Bullets lose velocity, and the more you have, the faster it’s shed. After about 350-400 yards even a bullet with a high ballistic coefficient (b.c.) is losing velocity fast. I have a ballistics program by Dexadine, Inc. called ‘Ballistics Explorer’. Although not entirely ‘user friendly’ for this computer -challenged writer, I find it to be very useful. Using this program for elk or caribou hunting, let’s look at the .30-378 with a hypothetical 200 grain bullet with a high, but realistic, b.c. of 0.592 and a muzzle velocity of 3230 ft/sec. Nobody aims at the brain or neck of a distant animal, a big elk or caribou has a heart-lung ‘target’, the kill zone, about 8 inches in radius so let’s zero the rifle at 405 yards. This will enable a lethal hit on such large animals at lesser ranges while maximizing it’s ‘point blank range’ - the range within which a killing hit will be made when holding right on the center of the heart-lung area. This is all quite standard and not unfair at all to the .30-378. The trajectory graph looks like this:

The Three Types of Hunters

1. Hunting as an End in itself - These are hunters who treasure the experience of the hunt, and don’t judge their success by killing or not killing their quarry. A hunter goes out to put meat on the table. They take whatever combination of weather that comes along, wind, rain or snow, whatever. They carry a general purpose gun that fires a cartridge that can efficiently harvest the hunted animal. It’s ‘enough gun’ while not being ‘too much gun’. They shoot their gun from all practical shooting positions until they are comfortable that they can harvest the hunted game animal, no matter what conditions they confront. A classic example is the resident hunter who can spend all season being selective in trying to get a tender animal for eating at the table. A trophy-sized animal is actually avoided because they are likely to be so tough to eat. Failure to get an animal is not viewed as a defect and doesn’t make the hunter feel inadequate. He or she realizes that no one bats 1000 and they realize that the important thing is to enjoy their time out in the hunting fields. If you are this type of hunter, you are fortunate indeed.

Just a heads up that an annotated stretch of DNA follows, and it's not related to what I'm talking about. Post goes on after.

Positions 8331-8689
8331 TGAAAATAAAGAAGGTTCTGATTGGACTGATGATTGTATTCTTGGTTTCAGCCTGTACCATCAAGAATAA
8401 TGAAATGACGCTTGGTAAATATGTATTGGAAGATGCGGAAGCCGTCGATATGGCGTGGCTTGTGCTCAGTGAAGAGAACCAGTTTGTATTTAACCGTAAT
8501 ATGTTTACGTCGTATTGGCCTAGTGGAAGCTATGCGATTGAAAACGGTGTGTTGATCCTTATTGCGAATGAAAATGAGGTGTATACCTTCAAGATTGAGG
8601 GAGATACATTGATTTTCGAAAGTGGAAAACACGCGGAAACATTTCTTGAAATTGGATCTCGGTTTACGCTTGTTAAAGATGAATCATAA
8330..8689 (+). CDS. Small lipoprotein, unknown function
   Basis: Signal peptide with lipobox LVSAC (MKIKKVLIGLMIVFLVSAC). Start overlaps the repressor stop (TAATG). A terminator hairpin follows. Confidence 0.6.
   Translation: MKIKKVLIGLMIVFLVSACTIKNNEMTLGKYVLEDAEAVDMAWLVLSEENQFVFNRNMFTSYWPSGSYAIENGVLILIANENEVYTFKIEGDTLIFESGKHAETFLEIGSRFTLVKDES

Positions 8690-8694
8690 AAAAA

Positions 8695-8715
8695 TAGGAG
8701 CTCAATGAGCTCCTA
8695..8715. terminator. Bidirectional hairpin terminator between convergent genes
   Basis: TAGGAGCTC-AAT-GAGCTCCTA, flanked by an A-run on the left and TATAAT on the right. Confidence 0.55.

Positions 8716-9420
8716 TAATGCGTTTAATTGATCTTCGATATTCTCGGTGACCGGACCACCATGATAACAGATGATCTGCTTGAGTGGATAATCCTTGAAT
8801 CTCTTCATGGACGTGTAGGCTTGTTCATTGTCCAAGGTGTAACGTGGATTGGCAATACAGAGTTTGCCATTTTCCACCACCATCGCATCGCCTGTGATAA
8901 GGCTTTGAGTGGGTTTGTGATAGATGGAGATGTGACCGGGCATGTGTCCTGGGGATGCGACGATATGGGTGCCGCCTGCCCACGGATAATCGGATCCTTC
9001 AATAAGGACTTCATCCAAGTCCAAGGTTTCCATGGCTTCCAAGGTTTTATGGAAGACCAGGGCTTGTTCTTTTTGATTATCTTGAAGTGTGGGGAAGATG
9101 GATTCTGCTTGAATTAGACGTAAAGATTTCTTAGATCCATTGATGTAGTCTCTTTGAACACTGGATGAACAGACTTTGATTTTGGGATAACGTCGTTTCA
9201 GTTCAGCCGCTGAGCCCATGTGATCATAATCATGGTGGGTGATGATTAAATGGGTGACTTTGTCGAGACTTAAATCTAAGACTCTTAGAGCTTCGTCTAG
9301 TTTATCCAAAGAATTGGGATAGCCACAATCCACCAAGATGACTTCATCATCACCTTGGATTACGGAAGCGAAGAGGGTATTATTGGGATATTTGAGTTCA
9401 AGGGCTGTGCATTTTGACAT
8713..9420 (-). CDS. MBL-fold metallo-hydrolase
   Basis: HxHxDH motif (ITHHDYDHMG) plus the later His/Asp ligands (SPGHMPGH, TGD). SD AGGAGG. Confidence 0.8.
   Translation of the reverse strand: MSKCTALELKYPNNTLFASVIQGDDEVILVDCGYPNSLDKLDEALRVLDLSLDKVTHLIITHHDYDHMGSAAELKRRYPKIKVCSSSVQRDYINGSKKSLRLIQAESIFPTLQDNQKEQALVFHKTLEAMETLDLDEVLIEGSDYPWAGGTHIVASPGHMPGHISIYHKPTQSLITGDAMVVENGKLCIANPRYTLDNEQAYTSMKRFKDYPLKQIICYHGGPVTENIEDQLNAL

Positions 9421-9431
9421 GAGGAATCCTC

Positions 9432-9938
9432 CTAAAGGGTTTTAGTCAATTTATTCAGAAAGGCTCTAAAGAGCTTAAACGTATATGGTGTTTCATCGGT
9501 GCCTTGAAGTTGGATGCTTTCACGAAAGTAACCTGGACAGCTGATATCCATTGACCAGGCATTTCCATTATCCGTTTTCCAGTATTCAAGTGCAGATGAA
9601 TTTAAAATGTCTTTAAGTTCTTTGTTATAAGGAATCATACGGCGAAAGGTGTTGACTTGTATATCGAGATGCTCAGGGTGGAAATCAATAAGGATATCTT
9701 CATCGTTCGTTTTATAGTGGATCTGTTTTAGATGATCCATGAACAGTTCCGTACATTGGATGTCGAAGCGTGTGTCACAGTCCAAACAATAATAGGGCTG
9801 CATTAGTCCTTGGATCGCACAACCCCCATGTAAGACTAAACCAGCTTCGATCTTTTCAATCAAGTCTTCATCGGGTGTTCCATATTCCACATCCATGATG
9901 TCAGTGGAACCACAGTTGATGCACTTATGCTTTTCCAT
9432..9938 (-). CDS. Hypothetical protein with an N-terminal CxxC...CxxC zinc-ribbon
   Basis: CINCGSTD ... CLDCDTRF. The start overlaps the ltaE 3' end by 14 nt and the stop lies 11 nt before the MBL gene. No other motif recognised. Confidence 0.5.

2. Hunting as a Means to an end - They want to show others how skilled they are and putting meat on the table is only a nice side benefit. This type of hunter puts their ego on the line and MUST procure an animal, the bigger the better. They feel that if they get a trophy animal, they will be that more impressive to other people. If they can’t collect some sort of game animal, at least they still can brag about the gear they have. Their rifles are specialized, heavy and long. Too much wind, or too unpredictable a wind, and they are useless. If it’s rainy or snowy, they stay in camp because they don’t like lying in a pool of water or melting snow while they wait for the hunted animal to get into the proper position to be shot. They can’t use their large diameter telescopic sights if it’s blowing rain or snow, anyway. Enjoying the experience of hunting is no longer the primary reason they go out. They’ve put out a lot of money for their hunt and by golly they are going to show some return for that money. This is where the typical long range hunter falls.

Just because something can be done, doesn’t mean it should be done. Yes, you can kill an animal at 1500 yards, but how many would be wounded, and even lost, before that successful shot?